704 1st Ave N, Fargo, ND
The center – a collaboration between Plains Art Museum, Fargo Public Schools, other area school districts and area artists – is a dynamic studio and exhibition space for learning, discussion and display of creative work.
The center is housed in the buildings west of the museum and encompasses 25,500 square feet of rehabilitated space. The renovated area is connected to the existing Plains Art Museum via a 50-foot Bradley J. Burgum Skybridge. (The late Brad was the son of the center’s namesake, who was a major advocate for youth, art and education in the region.)
The center offers studio classes to adults, students in grades K-12, other youth, after-school groups and visiting artist-in-residence.
One of its cornerstone clients is Fargo Public Schools, which means budding, young artists in the Fargo School District have even more opportunity to discover and polish their gifts. The expanded center – which boasts numerous classrooms and spaces for creating art – replaced the district’s smaller Creative Arts Studio at Clara Barton Elementary.
During its inaugural year, the Center for Creativity provided instruction to more than 5,000 Fargo Public School students – mostly in grades kindergarten through five. The museum hopes to increase participation to a total of 16,000 students annually, including youth from other school districts.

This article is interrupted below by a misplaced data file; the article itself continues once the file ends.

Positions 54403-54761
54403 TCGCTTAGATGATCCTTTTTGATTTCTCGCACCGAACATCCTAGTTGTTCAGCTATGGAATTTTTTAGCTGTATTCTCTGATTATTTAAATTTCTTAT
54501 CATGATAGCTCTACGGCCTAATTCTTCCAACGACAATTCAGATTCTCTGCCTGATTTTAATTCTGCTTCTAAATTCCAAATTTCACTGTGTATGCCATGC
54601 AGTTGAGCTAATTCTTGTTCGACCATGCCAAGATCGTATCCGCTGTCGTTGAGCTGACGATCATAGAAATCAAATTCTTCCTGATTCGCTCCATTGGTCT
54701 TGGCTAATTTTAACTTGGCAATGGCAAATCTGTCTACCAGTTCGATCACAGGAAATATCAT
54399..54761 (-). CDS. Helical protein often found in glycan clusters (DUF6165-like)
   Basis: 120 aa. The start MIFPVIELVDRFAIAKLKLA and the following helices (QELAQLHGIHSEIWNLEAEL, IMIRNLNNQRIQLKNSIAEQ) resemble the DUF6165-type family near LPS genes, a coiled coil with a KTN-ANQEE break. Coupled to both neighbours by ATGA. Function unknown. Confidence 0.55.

One stand-out feature of the revamped space is a re-installation of the ceramics studio of the late Robert Kurkowski, a Fargo-based artist, arts advocate and long-time Creative Arts Studio educator. The center’s Robert Kurkowski Ceramics Wing includes 11 pottery wheels, four electric kilns and one large gas kiln.
The Plains Art Museum did not take on any debt to complete the $6.4 million center.
The project was completed partly through donations from the Katherine Kilbourne Burgum Trust. In December of 2011, the Burgum family gave $300,000 from the trust toward the museum’s capital campaign, in addition to issuing a $200,000 challenge grant (which was matched with $228,000 from community members, businesses and foundations). These donations were given atop an earlier Katherine Kilbourne Burgum Trust donation of $200,000 in 2008.
“‘K,’ as our mother was known to many, was a believer in the concept that art should be present and accessible for everyone in day-to-day life,” said Doug Burgum, Katherine’s youngest son and Kilbourne Group’s founder. “She undoubtedly would have been a tireless supporter of the Center for Creativity and would be incredibly honored that the center bears her name.”